Your search for "The Magazine ANTIQUES" returned 30 entries.
The life and work of British wax portrait modeller and aspiring sculptor Samuel Percy (1753-1819) is the subject of a research program being undertaken by Ruth Ord-Hume of Guilford, Surrey, in the UK.
"Do not bore. Do not be obvious." That was the advice given by painter, teacher, and critic Hamilton Easter Field to his students in the Ogunquit School of Painting and Sculpture.
We think our current magazine cover, which features a selection of red-painted toleware from the Octagon Room at Beauport, is delightfully festive, but to celebrate the holiday season we've selected some of our favorite covers from The Magazine Antiques archive—designed by Milton H. Glover, who from 1948 to 1973 was the magazine's designer and then art director.
December 2009 | President James Madison and his wife, Dolley Payne Todd Madison, presided over Wednesday evening gatherings in the French salon tradition that were the highlight of Washington social life.
December 2009 | In anticipation of the loan exhibition of objects from Historic New England at next month's Winter Antiques Show in New York, we offer two appreciations of one of the organization's most intriguing properties.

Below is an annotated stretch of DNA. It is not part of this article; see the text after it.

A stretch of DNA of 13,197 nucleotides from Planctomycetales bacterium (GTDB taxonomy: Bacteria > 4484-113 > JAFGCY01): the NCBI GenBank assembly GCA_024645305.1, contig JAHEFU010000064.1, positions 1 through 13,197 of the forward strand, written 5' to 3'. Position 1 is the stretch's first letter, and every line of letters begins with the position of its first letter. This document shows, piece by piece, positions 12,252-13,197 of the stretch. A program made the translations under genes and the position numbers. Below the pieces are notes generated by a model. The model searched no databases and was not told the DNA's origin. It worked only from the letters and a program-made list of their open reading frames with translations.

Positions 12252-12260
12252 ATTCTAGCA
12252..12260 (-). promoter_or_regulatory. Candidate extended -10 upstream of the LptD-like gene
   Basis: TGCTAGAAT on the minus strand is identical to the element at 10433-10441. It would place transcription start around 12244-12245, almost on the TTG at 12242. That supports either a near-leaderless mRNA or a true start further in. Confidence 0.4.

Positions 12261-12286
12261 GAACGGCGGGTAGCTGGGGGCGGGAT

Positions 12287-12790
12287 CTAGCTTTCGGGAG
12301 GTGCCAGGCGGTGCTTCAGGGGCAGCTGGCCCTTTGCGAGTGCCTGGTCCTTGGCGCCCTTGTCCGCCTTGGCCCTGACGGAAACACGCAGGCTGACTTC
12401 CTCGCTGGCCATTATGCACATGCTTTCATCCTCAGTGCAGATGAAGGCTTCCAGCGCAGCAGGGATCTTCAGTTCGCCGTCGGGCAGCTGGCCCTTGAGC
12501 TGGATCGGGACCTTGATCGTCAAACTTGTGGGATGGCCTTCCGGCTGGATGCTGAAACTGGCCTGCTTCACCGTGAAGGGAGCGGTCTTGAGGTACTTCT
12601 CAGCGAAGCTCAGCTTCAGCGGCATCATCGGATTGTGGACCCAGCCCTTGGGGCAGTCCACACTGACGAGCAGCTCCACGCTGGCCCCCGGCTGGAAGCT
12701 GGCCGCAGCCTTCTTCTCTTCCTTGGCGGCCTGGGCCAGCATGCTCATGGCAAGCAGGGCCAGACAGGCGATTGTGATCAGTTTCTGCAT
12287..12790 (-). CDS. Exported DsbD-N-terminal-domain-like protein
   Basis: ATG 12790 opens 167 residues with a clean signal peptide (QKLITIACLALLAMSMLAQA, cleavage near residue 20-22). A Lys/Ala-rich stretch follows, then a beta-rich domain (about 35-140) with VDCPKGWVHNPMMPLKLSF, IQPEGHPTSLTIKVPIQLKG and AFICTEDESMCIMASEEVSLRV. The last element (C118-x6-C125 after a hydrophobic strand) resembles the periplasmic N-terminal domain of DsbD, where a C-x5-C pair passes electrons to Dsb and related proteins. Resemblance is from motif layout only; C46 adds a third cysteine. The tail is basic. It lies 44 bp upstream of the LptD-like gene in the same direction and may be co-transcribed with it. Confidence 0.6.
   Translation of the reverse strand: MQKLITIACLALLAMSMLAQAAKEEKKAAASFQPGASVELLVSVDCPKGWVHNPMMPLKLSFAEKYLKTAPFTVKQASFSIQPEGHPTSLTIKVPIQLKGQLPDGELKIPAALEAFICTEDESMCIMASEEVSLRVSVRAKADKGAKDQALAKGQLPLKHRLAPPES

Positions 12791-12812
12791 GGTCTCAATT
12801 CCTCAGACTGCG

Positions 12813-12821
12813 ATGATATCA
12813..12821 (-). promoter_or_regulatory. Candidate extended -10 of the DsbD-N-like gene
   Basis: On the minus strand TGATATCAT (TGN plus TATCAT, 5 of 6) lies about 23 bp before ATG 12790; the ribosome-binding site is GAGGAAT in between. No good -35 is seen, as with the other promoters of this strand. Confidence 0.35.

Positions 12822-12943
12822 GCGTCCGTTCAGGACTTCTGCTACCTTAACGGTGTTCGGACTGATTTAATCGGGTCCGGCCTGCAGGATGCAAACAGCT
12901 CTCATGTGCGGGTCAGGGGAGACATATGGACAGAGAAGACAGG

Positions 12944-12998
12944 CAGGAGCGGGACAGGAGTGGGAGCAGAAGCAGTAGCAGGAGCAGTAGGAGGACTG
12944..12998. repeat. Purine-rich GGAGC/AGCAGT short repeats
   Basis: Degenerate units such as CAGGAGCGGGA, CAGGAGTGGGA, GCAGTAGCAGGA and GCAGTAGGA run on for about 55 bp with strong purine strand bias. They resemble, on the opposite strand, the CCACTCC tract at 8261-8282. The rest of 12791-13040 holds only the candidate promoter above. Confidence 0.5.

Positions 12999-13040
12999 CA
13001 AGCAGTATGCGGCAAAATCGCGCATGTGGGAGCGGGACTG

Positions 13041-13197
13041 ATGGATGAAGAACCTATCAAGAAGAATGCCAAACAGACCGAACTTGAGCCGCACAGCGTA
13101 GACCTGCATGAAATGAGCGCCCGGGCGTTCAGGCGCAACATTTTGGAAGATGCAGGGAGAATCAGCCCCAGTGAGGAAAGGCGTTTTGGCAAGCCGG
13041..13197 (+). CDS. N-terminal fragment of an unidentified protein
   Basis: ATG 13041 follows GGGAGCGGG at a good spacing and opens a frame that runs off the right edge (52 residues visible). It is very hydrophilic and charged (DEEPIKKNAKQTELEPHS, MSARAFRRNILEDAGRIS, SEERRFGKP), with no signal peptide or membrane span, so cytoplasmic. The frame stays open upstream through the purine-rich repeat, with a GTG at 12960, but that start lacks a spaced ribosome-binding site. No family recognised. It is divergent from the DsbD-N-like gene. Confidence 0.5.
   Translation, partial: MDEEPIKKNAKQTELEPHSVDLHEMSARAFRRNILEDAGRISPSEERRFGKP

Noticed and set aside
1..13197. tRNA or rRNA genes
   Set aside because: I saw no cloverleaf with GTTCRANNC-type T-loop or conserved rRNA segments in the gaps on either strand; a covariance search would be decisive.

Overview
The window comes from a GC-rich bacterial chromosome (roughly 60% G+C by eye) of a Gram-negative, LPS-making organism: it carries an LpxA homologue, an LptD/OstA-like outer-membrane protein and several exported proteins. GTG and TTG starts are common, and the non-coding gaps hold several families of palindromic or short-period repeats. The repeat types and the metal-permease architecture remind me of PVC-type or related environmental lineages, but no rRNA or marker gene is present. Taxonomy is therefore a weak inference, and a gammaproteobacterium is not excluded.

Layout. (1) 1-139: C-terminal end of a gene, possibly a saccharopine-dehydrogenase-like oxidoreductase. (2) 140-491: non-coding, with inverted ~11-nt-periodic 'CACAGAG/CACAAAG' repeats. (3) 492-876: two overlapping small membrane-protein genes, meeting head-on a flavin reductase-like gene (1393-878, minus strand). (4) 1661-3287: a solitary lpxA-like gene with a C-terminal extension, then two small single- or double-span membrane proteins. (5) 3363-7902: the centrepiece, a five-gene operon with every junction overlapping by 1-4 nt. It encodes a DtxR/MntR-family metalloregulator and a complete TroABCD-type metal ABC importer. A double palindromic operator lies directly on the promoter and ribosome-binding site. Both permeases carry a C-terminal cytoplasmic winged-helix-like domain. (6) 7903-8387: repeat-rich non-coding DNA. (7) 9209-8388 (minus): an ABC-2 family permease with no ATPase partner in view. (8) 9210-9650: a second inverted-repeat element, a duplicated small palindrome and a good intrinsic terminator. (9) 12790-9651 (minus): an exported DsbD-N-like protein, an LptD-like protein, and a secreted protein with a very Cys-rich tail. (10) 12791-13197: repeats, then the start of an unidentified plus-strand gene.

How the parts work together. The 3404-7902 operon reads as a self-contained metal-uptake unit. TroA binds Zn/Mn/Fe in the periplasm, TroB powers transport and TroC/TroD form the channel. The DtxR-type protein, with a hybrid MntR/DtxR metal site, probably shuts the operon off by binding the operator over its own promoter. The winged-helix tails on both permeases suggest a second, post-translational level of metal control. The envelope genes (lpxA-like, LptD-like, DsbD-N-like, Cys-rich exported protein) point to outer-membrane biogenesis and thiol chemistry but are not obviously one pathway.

Having immersed himself in bygone foodways and culinary techniques for decades, author, food historian, and master of antiquated cookery Ivan Day is the man to call when England's great historic house museums look to re-create the grand feasts of earlier centuries.
September 2009 | At the time of her death in 1695 in the bucolic village of Flatbush, New York, the textile merchant Margrieta van Varick owned an astonishing array of exotic goods from around the world.
Most recently, Adelphi Paper Hangings has created a series of decorative wallpaper panels or décors modeled after those popular in the early 19th century.
One morning in 1983 Sumpter Priddy III woke to Peggy Lee singing "Is That All There Is?" on the radio and knew she was singing to him. Although he had achieved his goal of becoming a curator at an important American museum, there had to be more. He resigned from the Colonial Williamsburg Foundation in Virginia, and "took a flying leap," as he puts it, into a career as an antiques dealer.